Being away from my family during this season is the only negative side to this whole experience. But my wife [Broadway actress Erin Dilly] and three daughters will be flying out to be with me on December 22. We had a discussion yesterday about the Christmas gifts for our kids. Since we’ll be in a hotel room, we’re debating how many presents we can bring. I think they’re going to be really confused because there’s no chimney; they’re going to try to find out how Santa really gets into the room.

What’s your family’s usual Christmas tradition?
We have a huge party on Christmas Eve. One year, we had almost 45 people. Then we wake up in the morning, most of us hung over, and then we spread the gifts out throughout the whole day.

How do you feel about spending Christmas in Costa Mesa? I know you’re originally from Chicago, so it’s not a traditional Christmas climate for you.
I’m not a big fan of Christmas in warm climates. I’m from Chicago, and I always dream of a white Christmas and to have snow on the ground. You just have to roll with it. It’s all about family and togetherness—that’s the most important thing.

You have to admit, it’s pretty ironic that you’re performing White Christmas in California. I doubt you’ll see snow.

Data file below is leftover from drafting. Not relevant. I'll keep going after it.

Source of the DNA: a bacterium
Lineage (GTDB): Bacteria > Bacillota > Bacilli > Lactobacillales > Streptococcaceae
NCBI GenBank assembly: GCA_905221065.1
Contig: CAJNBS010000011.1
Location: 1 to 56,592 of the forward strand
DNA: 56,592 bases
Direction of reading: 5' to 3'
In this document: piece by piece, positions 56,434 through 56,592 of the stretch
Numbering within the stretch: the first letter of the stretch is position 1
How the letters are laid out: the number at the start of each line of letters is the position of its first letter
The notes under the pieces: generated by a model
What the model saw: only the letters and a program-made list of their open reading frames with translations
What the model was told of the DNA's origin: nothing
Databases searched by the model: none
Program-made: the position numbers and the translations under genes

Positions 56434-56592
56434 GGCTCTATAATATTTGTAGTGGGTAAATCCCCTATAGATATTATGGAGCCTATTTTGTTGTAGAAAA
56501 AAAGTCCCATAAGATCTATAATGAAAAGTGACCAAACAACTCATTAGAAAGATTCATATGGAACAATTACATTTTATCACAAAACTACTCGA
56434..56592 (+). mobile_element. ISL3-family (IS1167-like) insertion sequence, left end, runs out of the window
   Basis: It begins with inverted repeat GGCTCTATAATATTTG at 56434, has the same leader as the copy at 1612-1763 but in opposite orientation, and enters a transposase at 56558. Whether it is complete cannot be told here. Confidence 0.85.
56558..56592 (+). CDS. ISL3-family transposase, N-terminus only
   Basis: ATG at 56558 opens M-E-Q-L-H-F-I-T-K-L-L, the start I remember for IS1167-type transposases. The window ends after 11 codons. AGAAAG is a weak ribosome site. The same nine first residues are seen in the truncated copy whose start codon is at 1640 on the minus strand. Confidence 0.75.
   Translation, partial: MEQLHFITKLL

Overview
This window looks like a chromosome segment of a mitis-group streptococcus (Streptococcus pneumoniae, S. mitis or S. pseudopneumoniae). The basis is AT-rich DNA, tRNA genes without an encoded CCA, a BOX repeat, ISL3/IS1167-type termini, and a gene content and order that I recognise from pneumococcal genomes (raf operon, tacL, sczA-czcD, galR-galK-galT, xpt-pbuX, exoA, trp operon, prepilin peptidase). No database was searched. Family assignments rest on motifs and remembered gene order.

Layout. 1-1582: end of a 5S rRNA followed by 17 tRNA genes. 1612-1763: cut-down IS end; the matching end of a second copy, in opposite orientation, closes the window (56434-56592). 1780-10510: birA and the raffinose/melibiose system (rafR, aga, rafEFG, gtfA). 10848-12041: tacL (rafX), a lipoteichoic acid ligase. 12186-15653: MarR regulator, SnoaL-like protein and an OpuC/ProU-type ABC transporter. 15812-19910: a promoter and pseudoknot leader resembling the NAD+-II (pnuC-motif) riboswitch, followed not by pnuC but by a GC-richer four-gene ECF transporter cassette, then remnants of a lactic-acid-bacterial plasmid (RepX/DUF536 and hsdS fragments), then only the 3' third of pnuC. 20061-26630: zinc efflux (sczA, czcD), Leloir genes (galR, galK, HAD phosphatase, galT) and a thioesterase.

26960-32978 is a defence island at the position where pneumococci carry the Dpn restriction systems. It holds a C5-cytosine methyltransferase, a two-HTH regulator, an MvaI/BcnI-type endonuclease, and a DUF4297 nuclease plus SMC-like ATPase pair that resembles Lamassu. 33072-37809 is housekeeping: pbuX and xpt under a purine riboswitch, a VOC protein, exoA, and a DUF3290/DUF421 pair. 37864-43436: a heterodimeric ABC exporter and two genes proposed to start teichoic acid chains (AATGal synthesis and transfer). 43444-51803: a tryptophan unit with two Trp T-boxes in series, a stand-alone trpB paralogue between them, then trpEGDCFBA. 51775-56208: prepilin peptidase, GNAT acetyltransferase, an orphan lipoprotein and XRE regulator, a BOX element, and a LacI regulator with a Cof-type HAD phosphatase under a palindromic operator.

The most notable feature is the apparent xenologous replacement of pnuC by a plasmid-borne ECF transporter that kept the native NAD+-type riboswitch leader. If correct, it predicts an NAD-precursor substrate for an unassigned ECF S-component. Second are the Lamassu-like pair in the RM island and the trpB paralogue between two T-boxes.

Yes, but I love the snow machine we have in the show! The first time I saw it, I was giddy as a little school girl.

Last Christmas, you were playing Bernadette Peters’ love interest in A Little Night Music. How is Peters as an onstage lover?
I have to say, I will never forget the moment at the end of my first show with her when I knelt down and was about to kiss her. I thought, “Oh my sweet Lord, I’m about to make out with Bernadette Peters!” She was an incredible onstage partner.

It’s time for serious questions. In the scene where Peters as Desiree opens her robe, showing her naked body to Frederik, what did you see?
[Laughs] She had a flesh-colored bra and underwear on. Believe me, it was a joy every single night having that moment happen. I always wanted to stretch that moment out as long as I could. Mind you, I played opposite both Bernadette and Catherine Zeta-Jones. All that I was thinking about when they opened up their robes was, “My God, these women are so hot!” When it comes to Bernadette, if she was single and I was single, I would have been asking her out right from that moment on. I would want to date her in a second. I was always waiting for them to write something on their bellies. That would have completely gotten me.

Did you get any presents from Elaine Stritch, who played Madame Armfeldt in Night Music?
Yes, I did. She has a tradition. Her late husband was the owner of Bays English Muffins, so she’s the sole heir of the company. She sent the entire cast a huge box of English muffins. They just showed up on our doorstep. There were about 22 packages of English muffins in there. We gave some of them out on Christmas Eve as party favors.

See Stephen Buntrock in White Christmas at Costa Mesa’s Segerstrom Center for the Arts from December 13 through January 1.